May 10, 2017

Net neutrality comments already dogged by controversy

AP

Recode's Tony Romm has a good rundown of multiple controversies playing out over the comments on the FCC's proposed rollback of net neutrality rules.

  • There are allegations that bots are spamming the system with comments opposing net neutrality rules, and that activists are encouraging supporters of the rules to send form comments.
  • Some commenters have also leveled personal attacks against Ajit Pai, the agency's chairman, drawing a rebuke from a top staffer.

Why it matters: While Pai's team has been clear that this debate isn't a popularity contest that hinges on the number of comments filed for a particular position, the record created by these consumer comments, as well as the more in-depth ones submitted by companies and advocacy groups, is the foundation on which the FCC's final decision is built. That makes the quality of the record a big deal when an issue like this goes to court, as officials expect will happen with the net neutrality rollback.

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U.S. enters 6th day of nationwide protests over George Floyd's killing

A protest in Philadelphia on May 31. Photo: Mark Makela/Getty Images

Minneapolis Police Chief Medaria Arradondo responded to George Floyd's brother on CNN Sunday evening, in the family's first exchange with the police department since Floyd's killing.

What they're saying: Arradondo, when asked by Philonise Floyd if he plans to arrest all officers involved in his brother's death, said that "being silent, or not intervening, to me, you're complicit. So I don't see a level of distinction any different," he said, adding that "Mr. Floyd died in our hands, and so I see that as being complicit." He noted that charges will come through the county attorney office.

Updated 2 hours ago - Politics & Policy

Journalists get caught in the crosshairs as protests unfold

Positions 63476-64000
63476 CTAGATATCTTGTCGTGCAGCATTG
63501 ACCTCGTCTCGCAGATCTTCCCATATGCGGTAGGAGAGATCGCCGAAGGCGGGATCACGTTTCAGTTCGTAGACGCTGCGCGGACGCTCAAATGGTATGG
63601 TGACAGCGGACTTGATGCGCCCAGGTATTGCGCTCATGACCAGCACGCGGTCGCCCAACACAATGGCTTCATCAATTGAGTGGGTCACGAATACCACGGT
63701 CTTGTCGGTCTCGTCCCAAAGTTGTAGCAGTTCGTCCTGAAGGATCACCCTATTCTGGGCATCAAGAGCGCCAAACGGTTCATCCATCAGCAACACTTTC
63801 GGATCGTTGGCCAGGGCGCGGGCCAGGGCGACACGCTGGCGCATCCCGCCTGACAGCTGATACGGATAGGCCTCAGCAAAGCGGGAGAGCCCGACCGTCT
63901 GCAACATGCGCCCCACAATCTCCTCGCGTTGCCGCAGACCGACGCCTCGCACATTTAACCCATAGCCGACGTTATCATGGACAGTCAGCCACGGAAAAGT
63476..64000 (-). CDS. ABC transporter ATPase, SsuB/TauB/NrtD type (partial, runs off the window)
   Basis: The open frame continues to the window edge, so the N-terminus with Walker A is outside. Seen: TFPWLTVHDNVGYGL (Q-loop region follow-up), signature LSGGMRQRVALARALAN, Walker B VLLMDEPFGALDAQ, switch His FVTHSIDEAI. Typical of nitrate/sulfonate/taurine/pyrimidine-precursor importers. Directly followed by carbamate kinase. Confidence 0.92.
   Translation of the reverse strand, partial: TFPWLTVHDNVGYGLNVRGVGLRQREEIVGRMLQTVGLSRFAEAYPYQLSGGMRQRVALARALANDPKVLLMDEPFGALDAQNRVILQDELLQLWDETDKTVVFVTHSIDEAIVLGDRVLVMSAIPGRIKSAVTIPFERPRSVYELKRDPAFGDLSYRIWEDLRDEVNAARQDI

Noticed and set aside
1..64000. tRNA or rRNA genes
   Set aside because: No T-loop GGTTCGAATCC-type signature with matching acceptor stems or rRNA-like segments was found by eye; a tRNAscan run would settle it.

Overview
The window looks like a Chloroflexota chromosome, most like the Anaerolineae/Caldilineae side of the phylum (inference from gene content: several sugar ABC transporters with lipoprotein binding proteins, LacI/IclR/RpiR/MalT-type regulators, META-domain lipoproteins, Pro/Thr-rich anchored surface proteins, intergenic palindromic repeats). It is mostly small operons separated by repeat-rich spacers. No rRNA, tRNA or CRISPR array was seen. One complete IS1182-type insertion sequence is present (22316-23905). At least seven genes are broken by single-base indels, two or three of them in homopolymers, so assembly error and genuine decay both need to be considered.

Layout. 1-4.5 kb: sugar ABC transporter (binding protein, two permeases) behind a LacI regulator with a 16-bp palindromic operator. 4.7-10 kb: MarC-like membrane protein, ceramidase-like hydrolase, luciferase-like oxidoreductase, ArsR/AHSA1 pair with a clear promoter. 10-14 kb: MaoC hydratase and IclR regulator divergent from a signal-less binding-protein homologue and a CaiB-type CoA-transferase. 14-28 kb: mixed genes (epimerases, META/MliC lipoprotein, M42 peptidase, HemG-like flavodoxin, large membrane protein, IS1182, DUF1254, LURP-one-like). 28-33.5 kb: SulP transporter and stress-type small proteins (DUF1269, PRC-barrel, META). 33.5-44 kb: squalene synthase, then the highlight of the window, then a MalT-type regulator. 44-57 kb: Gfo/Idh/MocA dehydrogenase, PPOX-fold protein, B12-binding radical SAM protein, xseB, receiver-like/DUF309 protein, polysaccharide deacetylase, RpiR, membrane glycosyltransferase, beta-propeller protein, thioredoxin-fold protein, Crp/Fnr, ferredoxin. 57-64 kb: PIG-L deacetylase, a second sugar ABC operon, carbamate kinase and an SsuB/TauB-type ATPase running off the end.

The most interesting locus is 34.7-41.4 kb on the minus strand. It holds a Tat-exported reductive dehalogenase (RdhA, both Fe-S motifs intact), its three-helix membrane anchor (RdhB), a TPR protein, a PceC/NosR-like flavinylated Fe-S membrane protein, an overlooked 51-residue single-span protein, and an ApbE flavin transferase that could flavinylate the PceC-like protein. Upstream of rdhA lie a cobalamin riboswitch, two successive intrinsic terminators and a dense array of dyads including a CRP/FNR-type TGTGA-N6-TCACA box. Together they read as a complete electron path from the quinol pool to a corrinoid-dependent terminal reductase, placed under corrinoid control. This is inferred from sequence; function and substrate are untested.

A man waves a Black Lives Matter flag atop the CNN logo outside the CNN Center during a protest in response to the police killing of George Floyd, Atlanta, Georgia, May 29. Photo: Elijah Nouvelage/Getty Images

Dozens of journalists across the country tweeted videos Saturday night of themselves and their crews getting arrested, being shot at by police with rubber bullets, targeted with tear gas by authorities or assaulted by protesters.

Driving the news: The violence got so bad over the weekend that on Sunday the Cleveland police said the media was not allowed downtown unless "they are inside their place of business" — drawing ire from news outlets around the country, who argued that such access is a critical part of adequately covering protests.

Updated 3 hours ago - Politics & Policy

Tanker truck plows into Minneapolis protesters

The tanker after plowing into protesters on the shut-down bridge in Minneapolis on Sunday evening. Authorities said it appeared protesters escaped injury. Photo: Jeff Wheeler/Star Tribune via Getty Images

Minnesota authorities said in a statement they're investigating as a criminal matter what happened with a truck that "drove into demonstrators" on a Minneapolis bridge Sunday evening while the eight-lane road was closed for a protest.

What they're saying: Minnesota Department of Public Safety tweeted, "Very disturbing actions by a truck driver on I-35W, inciting a crowd of peaceful demonstrators. The truck driver was injured & taken to a hospital with non-life threatening injuries. He is under arrest. It doesn't appear any protesters were hit by the truck."